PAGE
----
Confirmed COVID cases at schools in Greater Trail and across the province have prompted a policy change for the BC Health Authority.
Parents, who wished to remain anonymous, contacted the Trail Times fearing a COVID outbreak among the student population at Webster and Glenmerry Elementary School and St. Michael’s Catholic School.
Last week, St. Michael’s principal Julia Mason sent out an email reminding parents to perform the daily health check and keep their children at home if they have any COVID symptoms.
“Do not be alarmed, but you can assume there are COVID cases in schools,” she wrote. “Interior Health has asked a class to self-monitor. This means, the students in this class can continue to attend classes. If a student develops symptoms, they should stay home and seek testing. Self-monitoring for symptoms and staying home if you are sick is the best way to slow the spread of COVID-19.”
Mason also explained why school staff could not comment on any cases within their respective schools.
“You may have heard there are COVID cases at our school and are probably wondering why I have not informed our parent population. Unfortunately, I am unable to send that information out to the public unless Interior Health has given me the go-ahead.”
The BC Health Authority pivoted on that policy on Tuesday (Sept. 28) and announced its decision to post K-12 “potential exposure events” on its website starting immediately.
“As I said last week we would be updating our school notification approach because we know it wasn’t meeting the needs of our communities, so as of today the regional health authorities will start posting K-12 potential exposure events on their website and there will be a link at the BCCDC website,” said provincial health officer Dr. Bonnie Henry in a briefing Tuesday afternoon.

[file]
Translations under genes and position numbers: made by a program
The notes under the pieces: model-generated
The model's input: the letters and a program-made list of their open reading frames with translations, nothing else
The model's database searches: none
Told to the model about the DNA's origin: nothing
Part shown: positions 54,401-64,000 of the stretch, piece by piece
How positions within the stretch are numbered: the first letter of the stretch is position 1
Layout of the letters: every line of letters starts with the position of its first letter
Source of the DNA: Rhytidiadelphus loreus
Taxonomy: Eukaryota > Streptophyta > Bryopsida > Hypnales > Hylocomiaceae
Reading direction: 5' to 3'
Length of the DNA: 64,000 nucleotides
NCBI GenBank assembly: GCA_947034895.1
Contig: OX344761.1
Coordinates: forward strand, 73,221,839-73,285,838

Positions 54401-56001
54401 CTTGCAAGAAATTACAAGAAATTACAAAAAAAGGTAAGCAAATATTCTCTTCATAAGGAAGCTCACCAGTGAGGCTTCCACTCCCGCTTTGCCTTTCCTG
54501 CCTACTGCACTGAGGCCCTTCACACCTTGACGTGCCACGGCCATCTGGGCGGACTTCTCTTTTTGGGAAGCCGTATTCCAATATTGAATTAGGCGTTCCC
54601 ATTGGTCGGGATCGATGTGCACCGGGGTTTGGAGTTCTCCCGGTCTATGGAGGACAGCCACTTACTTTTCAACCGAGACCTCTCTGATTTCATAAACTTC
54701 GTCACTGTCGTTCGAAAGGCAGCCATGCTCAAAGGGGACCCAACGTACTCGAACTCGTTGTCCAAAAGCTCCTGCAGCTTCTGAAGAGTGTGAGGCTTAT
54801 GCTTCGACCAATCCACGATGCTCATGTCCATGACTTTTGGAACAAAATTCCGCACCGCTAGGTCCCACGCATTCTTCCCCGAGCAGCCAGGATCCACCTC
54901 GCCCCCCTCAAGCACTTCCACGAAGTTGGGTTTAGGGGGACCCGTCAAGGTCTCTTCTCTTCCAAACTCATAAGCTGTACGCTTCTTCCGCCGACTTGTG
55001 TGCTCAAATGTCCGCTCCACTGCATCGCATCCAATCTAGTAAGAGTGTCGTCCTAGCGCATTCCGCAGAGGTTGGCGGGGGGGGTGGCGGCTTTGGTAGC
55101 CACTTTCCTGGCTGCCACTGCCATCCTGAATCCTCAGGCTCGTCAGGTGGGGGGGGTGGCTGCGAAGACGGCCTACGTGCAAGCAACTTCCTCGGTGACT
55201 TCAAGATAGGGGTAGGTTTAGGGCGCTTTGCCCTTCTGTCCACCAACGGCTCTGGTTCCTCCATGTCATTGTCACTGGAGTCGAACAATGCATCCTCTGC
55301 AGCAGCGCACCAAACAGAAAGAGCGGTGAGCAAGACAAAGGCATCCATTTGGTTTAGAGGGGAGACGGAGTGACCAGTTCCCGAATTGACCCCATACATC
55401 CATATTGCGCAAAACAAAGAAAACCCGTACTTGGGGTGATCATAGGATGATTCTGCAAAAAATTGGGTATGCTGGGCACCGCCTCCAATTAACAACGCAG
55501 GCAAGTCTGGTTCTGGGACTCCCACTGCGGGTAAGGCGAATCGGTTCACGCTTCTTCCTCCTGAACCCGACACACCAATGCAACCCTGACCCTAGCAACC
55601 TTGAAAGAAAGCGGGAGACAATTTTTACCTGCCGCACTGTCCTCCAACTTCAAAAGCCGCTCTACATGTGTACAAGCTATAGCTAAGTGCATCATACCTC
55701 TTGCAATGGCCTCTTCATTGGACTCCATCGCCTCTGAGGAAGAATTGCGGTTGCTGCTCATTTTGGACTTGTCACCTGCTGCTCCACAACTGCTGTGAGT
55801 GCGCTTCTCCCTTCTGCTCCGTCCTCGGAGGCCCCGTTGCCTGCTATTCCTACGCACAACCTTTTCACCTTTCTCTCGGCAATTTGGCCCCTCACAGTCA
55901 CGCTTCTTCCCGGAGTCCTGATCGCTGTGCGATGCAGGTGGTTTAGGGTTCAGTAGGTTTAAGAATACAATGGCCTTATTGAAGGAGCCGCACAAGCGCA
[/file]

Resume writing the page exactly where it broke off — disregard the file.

A search of the website confirmed that there were COVID exposures at Webster Elementary from Sept. 14 to Sept. 17 and Sept. 22 to Sept. 24, St. Michael’s from Sept. 14 to Sept. 17 and Sept. 20-to-23, and Glenmerry Sept. 20-22. J. L. Crowe Secondary was also added to the list with exposures from Sept. 21-to-23.
School District 20 superintendent Katherine Shearer explained to the Times that the district’s role is to address functional or operational changes, and allow Interior Health (IH) to respond to COVID queries.
“I can’t answer any information around COVID-19 cases, that has to come from them (IH), but I can tell you they do monitor the cases with School District 20 and when we see them trending or increasing, I reach out to our medical health officer,” said Shearer. “We work with them to discuss the situation and look at whether or not additional measures might need to be put in place or additional communications.”
Shearer spoke with IH medical health officer Dr. Karen Bloemink on Monday and while she is appreciative of the work the health authority is doing, she would like to see more of a partnership emerge between education and health.
“It’s much easier for people to find their way to our school principals and to myself,” said Shearer. “We end up getting a lot of these questions, so I told her I’m very much willing to be a part of even doing something jointly, where she is speaking to the decisions that Interior Health has put in place.
“But I’m there as well,” Shearer adds. “So people can see there is a partnership and I do reach out to them to say, ‘I’m noticing this are you?’”
While the K-12 web notifications will inform the schools and the public of potential exposures, they may be delayed given the lag time between lab test results and individual parent online postings.
Henry also noted that the number of cases in school age children also reflects overall community vaccination rates, and the best way to prevent them is to get two doses of a COVID vaccine.
“The risk to those who are vaccinated is much, much less than the risk to those who are unvaccinated, so we take that into account as well when we are talking about a school setting,” said Henry.
IH told the Times that there have been no outbreaks declared in Interior Health schools, adding, “but we have seen school cases in schools in the broader Trail area.”
It is important to stress that behind the scenes, nothing has changed, IH stated.
“Interior Health continues to prioritize schools for contact tracing and closely monitoring the transmission of COVID-19 in Interior Health schools.”